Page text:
13 March 2012


It was announced on Facebook and the Web and it was in the YouAreHere festival program, but it was secret. Even the name was secret: “The secret gig that noone knows about”. But it was pretty well attended anyway and the music was good. This is indie or alt music and it’s a field I only visit at the edge every now and then. Sometimes I’m disappointed; sometimes I’m blown out; sometimes my judgement is poor. I remember the first time I caught the Cashews and I wondered what all the hype was about. I was wrong then. Whenever I’ve caught them since, I’ve enjoyed them immensely and I have great respect. This is bordering on folk. It’s singer/songwriter material. It doesn’t live by chops or harmonic embellishements, although the quality of the voices and vocal harmonies are essential. This is music of words and thoughts and connection. So how was the secret concert?

There were four acts. I came at the end of the first and just managed a pic, but I’ve mentioned Drew Walky on CJ before. Next was the Burley Griffin. They are missing a bassist these days, so just guitar, drums and banjo. They had an interesting sound, with that uncommon banjo, and played a fairly rocky set. “Tell me honey / do you still know my name / you love me like the drug you’ve used” was earthy and street-wise. “Life is full of changes / on these moments we are found” had depth and was interesting. I wish I had caught more words; they seemed serious and fairly overt in their writing. The Burley Griffin is Evan Murray Buckley (vocals, guitar), Henry King (banjo, vocals) and I didn’t catch the drummer’s name. [I've now learnt his name is Kyle Mitchell. EP, 15 May 2012]

Hashemoto followed with humour and wonderful harmonies and very nicely structured pop tunes. I was dumbfounded when they started with a dissonant cacophony, then elated when they dropped into lovely three-part harmonies that soared with Bec Taylor’s female (soprano?) voice, then impressed by the songwriting and structures. Professional, clear, well played and interesting: what more can you want from such a band? One thing: humour and audience connection. They had that too. I noticed some lovely pure pop anthemic chants and the audience joined in on some, like “Some good things will come”. It was better than it seems: anthems sound innane out of context. There were Beatlesque decays and thuddy drones and those lovely vocals. Much enjoyed. BTW, this may be the first time I’ve seen a band haul out an acoustic piano after a gig. Hashemoto comprise Damo Flanagan (guitar, vocals), Bec Taylor (piano, vocals), Potsy Webber (bass, vocals).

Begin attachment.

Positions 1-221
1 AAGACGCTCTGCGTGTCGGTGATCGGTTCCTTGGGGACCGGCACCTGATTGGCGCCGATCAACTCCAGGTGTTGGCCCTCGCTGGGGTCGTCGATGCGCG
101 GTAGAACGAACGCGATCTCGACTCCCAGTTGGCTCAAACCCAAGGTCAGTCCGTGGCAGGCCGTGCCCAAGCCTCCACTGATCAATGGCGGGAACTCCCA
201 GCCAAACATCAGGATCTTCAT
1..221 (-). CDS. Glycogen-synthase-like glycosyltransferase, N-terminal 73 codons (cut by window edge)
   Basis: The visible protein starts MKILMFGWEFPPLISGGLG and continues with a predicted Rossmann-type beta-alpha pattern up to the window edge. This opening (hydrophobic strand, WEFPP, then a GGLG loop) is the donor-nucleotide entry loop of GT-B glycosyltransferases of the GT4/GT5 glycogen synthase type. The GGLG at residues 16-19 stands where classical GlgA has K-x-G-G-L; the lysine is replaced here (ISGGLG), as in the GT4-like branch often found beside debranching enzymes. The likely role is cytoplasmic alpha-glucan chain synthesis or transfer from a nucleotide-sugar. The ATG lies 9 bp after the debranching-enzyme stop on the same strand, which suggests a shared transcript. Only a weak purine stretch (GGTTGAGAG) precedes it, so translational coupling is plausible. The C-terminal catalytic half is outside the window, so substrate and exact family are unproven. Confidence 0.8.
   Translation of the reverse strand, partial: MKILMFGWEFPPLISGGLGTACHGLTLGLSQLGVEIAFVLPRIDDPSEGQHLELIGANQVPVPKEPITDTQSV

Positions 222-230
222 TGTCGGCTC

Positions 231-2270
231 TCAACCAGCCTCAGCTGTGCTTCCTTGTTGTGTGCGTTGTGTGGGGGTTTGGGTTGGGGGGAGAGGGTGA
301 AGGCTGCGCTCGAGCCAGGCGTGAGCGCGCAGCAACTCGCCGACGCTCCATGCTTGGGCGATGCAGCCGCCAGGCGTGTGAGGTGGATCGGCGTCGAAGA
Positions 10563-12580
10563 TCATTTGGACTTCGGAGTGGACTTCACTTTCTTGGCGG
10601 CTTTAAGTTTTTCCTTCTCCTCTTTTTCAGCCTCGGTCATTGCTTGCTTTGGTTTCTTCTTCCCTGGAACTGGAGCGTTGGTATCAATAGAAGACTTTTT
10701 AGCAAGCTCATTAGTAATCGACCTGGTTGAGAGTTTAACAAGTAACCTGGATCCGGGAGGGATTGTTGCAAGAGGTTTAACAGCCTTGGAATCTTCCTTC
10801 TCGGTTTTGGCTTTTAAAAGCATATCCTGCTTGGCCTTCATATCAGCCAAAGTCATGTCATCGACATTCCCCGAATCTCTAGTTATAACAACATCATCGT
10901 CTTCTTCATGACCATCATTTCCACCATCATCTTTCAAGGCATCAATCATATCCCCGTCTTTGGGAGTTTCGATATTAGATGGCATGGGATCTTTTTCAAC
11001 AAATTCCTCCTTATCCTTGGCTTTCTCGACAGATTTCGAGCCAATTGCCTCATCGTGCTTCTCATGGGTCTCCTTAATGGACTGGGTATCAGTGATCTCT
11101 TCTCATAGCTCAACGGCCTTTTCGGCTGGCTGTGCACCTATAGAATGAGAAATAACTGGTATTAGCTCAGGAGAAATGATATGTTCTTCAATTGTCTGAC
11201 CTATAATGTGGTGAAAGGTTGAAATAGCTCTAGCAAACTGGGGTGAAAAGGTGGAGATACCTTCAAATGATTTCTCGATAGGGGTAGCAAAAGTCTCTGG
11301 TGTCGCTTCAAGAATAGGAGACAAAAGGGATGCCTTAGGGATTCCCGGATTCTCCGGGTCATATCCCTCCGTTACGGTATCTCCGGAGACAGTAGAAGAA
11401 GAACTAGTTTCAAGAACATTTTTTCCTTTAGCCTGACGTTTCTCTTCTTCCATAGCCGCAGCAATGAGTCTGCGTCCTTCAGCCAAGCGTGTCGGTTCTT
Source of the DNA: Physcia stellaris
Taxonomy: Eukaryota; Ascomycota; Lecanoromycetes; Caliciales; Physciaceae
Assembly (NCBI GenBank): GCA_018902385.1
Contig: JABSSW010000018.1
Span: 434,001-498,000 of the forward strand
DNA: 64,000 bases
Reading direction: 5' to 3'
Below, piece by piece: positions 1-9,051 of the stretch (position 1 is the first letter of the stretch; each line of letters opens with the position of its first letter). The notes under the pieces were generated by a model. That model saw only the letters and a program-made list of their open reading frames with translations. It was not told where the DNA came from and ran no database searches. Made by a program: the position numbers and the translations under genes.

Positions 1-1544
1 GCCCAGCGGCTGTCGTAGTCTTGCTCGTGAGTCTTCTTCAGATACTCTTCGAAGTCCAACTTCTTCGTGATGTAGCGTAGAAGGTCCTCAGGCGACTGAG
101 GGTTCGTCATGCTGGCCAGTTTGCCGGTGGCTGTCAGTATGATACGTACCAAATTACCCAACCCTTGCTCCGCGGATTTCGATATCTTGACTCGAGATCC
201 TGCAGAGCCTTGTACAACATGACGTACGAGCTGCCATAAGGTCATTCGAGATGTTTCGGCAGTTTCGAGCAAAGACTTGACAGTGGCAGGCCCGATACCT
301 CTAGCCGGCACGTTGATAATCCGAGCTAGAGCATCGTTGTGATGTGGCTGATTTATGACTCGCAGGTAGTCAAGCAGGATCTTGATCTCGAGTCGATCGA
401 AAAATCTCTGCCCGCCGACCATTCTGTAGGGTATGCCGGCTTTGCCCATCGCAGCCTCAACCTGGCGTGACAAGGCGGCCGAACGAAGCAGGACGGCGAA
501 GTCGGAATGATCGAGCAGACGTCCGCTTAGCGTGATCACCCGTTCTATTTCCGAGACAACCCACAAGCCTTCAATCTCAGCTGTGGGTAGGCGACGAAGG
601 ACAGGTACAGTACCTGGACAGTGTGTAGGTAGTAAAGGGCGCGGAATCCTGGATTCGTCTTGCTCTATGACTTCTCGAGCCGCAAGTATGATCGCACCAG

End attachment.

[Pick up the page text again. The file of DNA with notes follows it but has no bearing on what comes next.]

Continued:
The Cashews took the concert out with their songs of Canberra. Of course, they always sing songs of Canberra, they are renowned for it. Witty, capable and oddly informed by local history. Songs about Sullivan of Creek fame, Weston of Nursery fame and more. But they are also touching (“Little things I have written at the Cotter River / and I can’t wait to tell you everything”) and clever (“Like the 2010 election / I was lacking in direction”) and humane (“You don’t have to be a high achiever / to be a golden retriever”). Alison’s voice is all smiles and Pete’s demeanour is remote until he cracks a joke. The Cashews are a Canberra institution and a perfect expression of what Canberra is: unrevealed but often quite brilliant. And did I mention that they sing songs of Canberra? The Cashews are Alison Procter (guitar, vocals, accordion, ukelele, baby glockenspiel) and Pete Lyons (guitar, vocals, trumpet, ukelele).

1 comment:

Nick Banks said...

The mystery drummer's name is Kyle Mitchell :)

It's been a while since I've been on here (Blogspot is still blocked here in China) - sad to hear about the school of music. I hope that jazz stays alive in Canberra!